The Life of Robert L. Owen, Jr.:
A Chronology



Robert Latham Owen, Jr. was born in Lynchburg, Virginia, to Robert L. Owen, Sr. and Narcissa Chisholm. Narcissa was from Indian Territory and was part Cherokee.

1860s to 1872


Owen attended prep schools in Lynchburg, Virginia, and Baltimore, Maryland.





Father Died

Robert Owen, Sr. died deeply in debt after struggling to regain control of Virginia and Tennessee Railroad, for which he had served as president for several years. Later, Owen said the economic disruption of those years impressed on him several economic lessons.



Owen graduated with a master’s degree from Washington and Lee University in Lexington, Virginia.


In Indian Territory

Owen migrated to Cherokee Nation where he was employed as principal at the Cherokee Orphan Asylum, Salina.




1880 to 1885

Multiple Positions & Ventures

  • Served as secretary of the Cherokee Board of Education
  • Studied law and passed bar
  • Owned and edited the Vinita Indian Chieftain
  • Served as president of the International Indian Fair at Muskogee
  • Sought grazing land leases in the Cherokee Outlet
  • Acquired oil lease for the entire Cherokee Nation

1885 to 1889

Indian Agent

Owen served as Indian Agent at the Union (Five Tribes) Agency in Muskogee, Indian Territory.



Robert Owen and Daisy Dean Hester were married on December 31, 1889.




1889 to 1907

Attorney, Businessman, Democratic Politician


He helped establish the First National Bank of Muskogee, the first bank under federal government charter in Indian Territory.


Served as delegate to the Democratic National Convention in Chicago: Owen discussed the monetary issue thoroughly prior to the convention, served as a member of the platform committee, and proposed a unique idea for the federal government to issue emergency currency in times of panic.


Owen studied European banking procedures. While on a family vacation in Europe, Owen visited several banks and discussed European methods with leaders in the business.


1907 to 1913

1st Term as U.S. Senator

Major Banking/Monetary Issues in 1st Term:



First Major Speech: In a debate on the Senate floor Owen attacked Senator Nelson Aldrich and his bill, later known as the Aldrich-Vreeland Act. The legislation attempted to address the causes of the banking Panic of 1907 and created a commission to study the banking system.

December 1909

Discussion of the Postal Savings Bank: Owen staked out a position on the postal savings bank and advocated guarantee of bank deposits.

Other Issues during 1st Term:

  • Proposed creation of U.S. Department of Health
  • Promoted various direct democracy devices
  • Led fight for the Removal of Restrictions Act, which removed most restrictions from sale of Indian lands in Oklahoma
  • Took part in controversies of Taft Administration—Payne-Aldrich Tariff
  • Pushed for various changes in Indian Policy—many self-serving


1913 to 1919

2nd Term as U.S. Senator


Federal Reserve Act


He proposed a bill to control the stock market. This was a precursor of SEC but it failed in committee.

1914 to 1915

Other Issues Involving Creation and Structuring of the Federal Reserve Board:

  • Appointment of national Federal Reserve directors
  • Structure and operation of regional banks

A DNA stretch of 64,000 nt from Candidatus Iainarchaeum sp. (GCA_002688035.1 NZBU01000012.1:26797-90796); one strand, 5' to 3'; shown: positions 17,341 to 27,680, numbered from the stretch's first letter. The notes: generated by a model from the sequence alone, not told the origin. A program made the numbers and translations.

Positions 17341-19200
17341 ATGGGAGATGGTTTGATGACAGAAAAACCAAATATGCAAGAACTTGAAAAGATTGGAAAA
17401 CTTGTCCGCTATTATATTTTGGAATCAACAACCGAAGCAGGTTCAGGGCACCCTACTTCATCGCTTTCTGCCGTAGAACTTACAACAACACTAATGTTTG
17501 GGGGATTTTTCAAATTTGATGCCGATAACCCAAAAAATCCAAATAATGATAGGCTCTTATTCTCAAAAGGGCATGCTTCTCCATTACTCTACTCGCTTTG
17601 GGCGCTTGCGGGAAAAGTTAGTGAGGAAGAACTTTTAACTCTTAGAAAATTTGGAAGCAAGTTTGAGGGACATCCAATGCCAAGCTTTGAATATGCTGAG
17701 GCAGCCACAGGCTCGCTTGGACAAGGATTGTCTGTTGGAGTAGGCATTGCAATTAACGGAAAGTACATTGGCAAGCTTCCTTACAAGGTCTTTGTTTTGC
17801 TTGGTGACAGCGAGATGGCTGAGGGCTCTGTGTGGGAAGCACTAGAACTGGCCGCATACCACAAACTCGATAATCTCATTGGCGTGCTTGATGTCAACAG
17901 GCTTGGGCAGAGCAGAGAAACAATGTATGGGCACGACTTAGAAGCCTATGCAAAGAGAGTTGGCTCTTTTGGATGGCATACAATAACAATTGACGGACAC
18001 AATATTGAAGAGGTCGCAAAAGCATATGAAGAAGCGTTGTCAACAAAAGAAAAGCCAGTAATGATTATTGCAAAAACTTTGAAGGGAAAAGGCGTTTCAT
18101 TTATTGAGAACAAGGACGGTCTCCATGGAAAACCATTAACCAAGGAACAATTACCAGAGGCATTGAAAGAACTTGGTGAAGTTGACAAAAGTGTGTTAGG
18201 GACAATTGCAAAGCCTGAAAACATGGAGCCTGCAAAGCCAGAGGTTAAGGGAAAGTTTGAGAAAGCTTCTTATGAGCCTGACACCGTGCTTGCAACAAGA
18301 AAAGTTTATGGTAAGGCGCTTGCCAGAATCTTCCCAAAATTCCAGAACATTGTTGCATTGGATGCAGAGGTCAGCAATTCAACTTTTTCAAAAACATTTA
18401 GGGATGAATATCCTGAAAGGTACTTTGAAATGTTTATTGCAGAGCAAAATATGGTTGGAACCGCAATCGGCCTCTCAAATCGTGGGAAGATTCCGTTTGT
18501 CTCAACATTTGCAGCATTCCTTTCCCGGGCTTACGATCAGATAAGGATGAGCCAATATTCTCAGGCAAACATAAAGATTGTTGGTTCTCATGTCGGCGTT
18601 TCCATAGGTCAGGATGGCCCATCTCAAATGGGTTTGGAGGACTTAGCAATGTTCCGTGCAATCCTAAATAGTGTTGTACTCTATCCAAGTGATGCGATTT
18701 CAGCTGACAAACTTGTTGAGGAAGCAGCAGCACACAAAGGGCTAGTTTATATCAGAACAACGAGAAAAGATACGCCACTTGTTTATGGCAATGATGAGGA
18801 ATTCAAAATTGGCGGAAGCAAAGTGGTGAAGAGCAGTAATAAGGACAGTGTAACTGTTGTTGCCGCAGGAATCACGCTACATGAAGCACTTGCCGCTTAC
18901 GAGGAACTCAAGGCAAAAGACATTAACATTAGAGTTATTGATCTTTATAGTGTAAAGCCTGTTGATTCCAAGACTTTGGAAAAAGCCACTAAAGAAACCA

• General functioning of the new system

1917 to 1918

Promoted “Federal Reserve Foreign Bank” to deal with International Finance

  • Included alliance with Nathan Musher, Baltimore olive oil importer
  • Designed to stabilize and make international currency uniform


Involved in Creation of War Finance Corporation

Other Issues during 2nd Term:

  • Helped found and promote the National Popular Government League (advocated direct democracy)
  • Fought for change in cloture rules in U.S. Senate (limiting filibustering)
  • Aided Senator Robert M. LaFollette (Wisconsin) with his Seaman’s Bill (1915), which protected rights of merchant marine employees at sea
  • Sponsored and assisted with passage of Keating-Owen Child Labor Act (1916)
  • Supported independent oil companies in Oklahoma
  • Pushed for legislation involving Indian affairs—again, often to protect his own interests in Oklahoma

1919 to 1925

3rd Term at U.S. Senator

1918 to 1919

Owen continued promotion of a Federal Reserve Foreign Bank & Foreign Finance Corporation.

1919 to 1920

He criticised Federal Reserve deflationary policies affecting agriculture

1922 to 1923

He revived Federal Reserve Foreign Bank and Foreign Finance Corp. ideas, however, they failed.

Other Issues during 3rd Term:

  • Owen was one of the leaders attempting to reach compromise on the League of Nations
    (1919 to 1920)
  • He allied with National Popular Government League in criticizing Palmer Raids during Red Scare
  • Owen became a revisionist on the causes of World War I


Debate over Authorship of Federal Reserve Act

Carter Glass published the book, Adventures in Constructive Finance, which seemed to claim the most credit for writing and introducing the original bill. Owen’s friend, Samuel Untermeyer, responded with a pamphlet refuting Glass.


1933 to 1941

Owen Criticized Federal Reserve Policies and Tangled with Glass

Upon the election of Franklin D. Roosevelt, Carter Glass played a major role in restructuring the Federal Reserve and other in formulating other monetary and banking policies.

Owen supported Roosevelt, but soon criticized the Federal Reserve’s policies.

The conflict with Glass became vitriolic.



Robert L. Owen died in Washington, D.C., at the age of 91.